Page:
Roth IRA F.A.Q.
Instituted by the 1997 Taxpayer Relief Act, Roth IRAs can afford you many benefits in terms of taxation and planning for the future, either for retirement or for other large expenses such as purchasing a home or paying college tuition.
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What is a Roth IRA?
A Roth IRA enables you to save for the future by making contributions with post-tax dollars, upon which any earnings are generated with a tax-deferred status. At retirement, most distributions from a Roth IRA are tax-free. In addition, a Roth IRA can be configured to fund large expenses such as purchasing your first home or paying for college.
Can anyone open a Roth IRA?
No. You must meet certain earned income requirements to open a Roth IRA. As of this year (2005), your individual adjusted gross income must fall under $95,000, or, if you are married, your joint adjusted gross income must be less than $150,000, to open a Roth IRA. In such cases you are permitted to make a contribution up to $4,000 or 100 percent of your income in a one-year period, whichever is less. If you are single and your adjusted gross income is between $95,000 and $110,000, you can make a partial contribution; likewise, a partial contribution can be made if you are married and your joint adjusted gross income is between $150,000 and $160,000. If you are 50 or older, you can make an additional contribution of $500, often referred to as a "catch-up contribution." If you exceed these income maximums, you are not eligible to contribute to a Roth IRA.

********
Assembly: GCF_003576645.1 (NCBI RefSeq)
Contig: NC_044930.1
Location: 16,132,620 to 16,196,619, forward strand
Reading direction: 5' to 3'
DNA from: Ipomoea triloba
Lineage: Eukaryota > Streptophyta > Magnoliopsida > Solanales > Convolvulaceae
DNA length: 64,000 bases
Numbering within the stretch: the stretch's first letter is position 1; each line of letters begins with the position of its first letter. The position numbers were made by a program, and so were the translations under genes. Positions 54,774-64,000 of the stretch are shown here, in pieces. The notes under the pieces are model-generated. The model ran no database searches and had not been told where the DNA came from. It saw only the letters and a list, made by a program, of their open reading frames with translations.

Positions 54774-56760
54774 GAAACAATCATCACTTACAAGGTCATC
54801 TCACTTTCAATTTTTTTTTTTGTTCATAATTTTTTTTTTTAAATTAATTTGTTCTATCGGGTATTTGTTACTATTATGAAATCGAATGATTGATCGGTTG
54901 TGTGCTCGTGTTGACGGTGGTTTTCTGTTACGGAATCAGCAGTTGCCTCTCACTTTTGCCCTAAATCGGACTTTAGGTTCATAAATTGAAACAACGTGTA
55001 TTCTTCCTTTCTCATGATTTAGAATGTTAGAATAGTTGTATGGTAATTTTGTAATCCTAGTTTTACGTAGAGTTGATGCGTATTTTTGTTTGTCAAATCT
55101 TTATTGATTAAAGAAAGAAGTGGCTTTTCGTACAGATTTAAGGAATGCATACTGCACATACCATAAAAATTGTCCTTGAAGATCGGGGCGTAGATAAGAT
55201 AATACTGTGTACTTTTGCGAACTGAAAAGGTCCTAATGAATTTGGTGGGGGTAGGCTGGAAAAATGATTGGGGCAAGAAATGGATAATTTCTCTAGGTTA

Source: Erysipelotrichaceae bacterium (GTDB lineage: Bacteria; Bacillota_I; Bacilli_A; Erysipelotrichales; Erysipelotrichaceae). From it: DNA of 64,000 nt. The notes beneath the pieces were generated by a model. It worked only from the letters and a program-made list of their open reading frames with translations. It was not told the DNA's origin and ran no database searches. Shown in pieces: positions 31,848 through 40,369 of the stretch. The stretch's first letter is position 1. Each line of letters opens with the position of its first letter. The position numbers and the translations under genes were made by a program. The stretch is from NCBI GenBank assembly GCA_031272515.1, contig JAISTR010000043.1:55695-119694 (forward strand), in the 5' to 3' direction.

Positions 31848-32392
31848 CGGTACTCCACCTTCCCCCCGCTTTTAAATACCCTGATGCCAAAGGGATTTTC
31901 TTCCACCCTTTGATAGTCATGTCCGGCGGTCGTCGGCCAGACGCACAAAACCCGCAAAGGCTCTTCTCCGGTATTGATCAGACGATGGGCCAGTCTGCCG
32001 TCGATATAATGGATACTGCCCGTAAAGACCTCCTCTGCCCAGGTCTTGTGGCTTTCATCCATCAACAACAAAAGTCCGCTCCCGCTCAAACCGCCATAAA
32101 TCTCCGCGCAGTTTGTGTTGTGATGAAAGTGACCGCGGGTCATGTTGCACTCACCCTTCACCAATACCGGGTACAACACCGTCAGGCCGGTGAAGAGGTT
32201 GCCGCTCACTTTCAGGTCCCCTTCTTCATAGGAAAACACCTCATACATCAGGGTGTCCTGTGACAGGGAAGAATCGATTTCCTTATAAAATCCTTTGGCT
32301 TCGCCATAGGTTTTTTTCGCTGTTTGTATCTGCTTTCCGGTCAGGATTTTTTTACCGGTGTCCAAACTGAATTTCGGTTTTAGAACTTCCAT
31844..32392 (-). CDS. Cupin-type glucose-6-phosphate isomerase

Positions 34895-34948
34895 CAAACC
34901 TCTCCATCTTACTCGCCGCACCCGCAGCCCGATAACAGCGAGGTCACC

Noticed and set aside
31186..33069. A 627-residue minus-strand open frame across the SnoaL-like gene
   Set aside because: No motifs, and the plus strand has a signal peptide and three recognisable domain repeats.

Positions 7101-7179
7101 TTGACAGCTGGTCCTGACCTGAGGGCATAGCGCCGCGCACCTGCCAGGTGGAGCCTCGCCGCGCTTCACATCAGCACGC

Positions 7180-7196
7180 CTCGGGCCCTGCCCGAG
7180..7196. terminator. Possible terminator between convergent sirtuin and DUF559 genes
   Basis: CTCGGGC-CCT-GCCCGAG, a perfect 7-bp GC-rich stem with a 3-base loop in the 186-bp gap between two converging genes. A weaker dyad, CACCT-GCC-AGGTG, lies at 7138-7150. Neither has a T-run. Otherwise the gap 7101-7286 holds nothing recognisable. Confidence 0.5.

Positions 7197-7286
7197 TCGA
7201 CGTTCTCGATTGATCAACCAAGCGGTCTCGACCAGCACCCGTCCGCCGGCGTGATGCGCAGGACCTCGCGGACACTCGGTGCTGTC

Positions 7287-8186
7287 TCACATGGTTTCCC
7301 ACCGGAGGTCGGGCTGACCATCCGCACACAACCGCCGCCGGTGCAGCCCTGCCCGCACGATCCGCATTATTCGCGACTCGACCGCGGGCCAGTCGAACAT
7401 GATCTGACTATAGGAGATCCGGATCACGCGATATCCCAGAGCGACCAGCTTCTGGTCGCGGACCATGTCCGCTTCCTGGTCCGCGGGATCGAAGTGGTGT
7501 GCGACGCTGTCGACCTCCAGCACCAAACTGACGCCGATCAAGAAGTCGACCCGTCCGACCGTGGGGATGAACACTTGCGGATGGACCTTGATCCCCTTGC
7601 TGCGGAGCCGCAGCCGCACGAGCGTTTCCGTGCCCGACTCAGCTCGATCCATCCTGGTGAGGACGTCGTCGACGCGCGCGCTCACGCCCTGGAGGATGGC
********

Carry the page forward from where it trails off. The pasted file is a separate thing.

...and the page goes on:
Are Roth IRA contributions tax deductible?
No. No contributions to a Roth IRA are tax deductible.
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How are my Roth IRA distributions taxed?
Since contributions made to Roth IRAs consist of post-tax dollars, withdrawals of the funds and earnings are tax- and penalty-free if the funds have been held in a Roth IRA for five or more years and if one of the following four restrictions is met:
- Your age exceeds 59.5
- You use the funds to purchase your first home (with a lifetime limit of $10,000)
- You have a registered disability
- Your Roth IRA funds are being distributed among your beneficiaries after your death
If you are under the age of 59.5, you must pay regular income taxes on any withdrawals, but no penalty will be assessed if one of the following situations applies to you:
- You use the funds to pay for college or other higher education expenses
- You use the funds to pay for medical expenses that add up to more than 7.5 percent of your adjusted gross income
- You use the funds to purchase health insurance after 12 weeks of receiving unemployment benefits.
Income taxes and a 10 percent penalty fee are due upon any withdrawals made outside of the above requirements.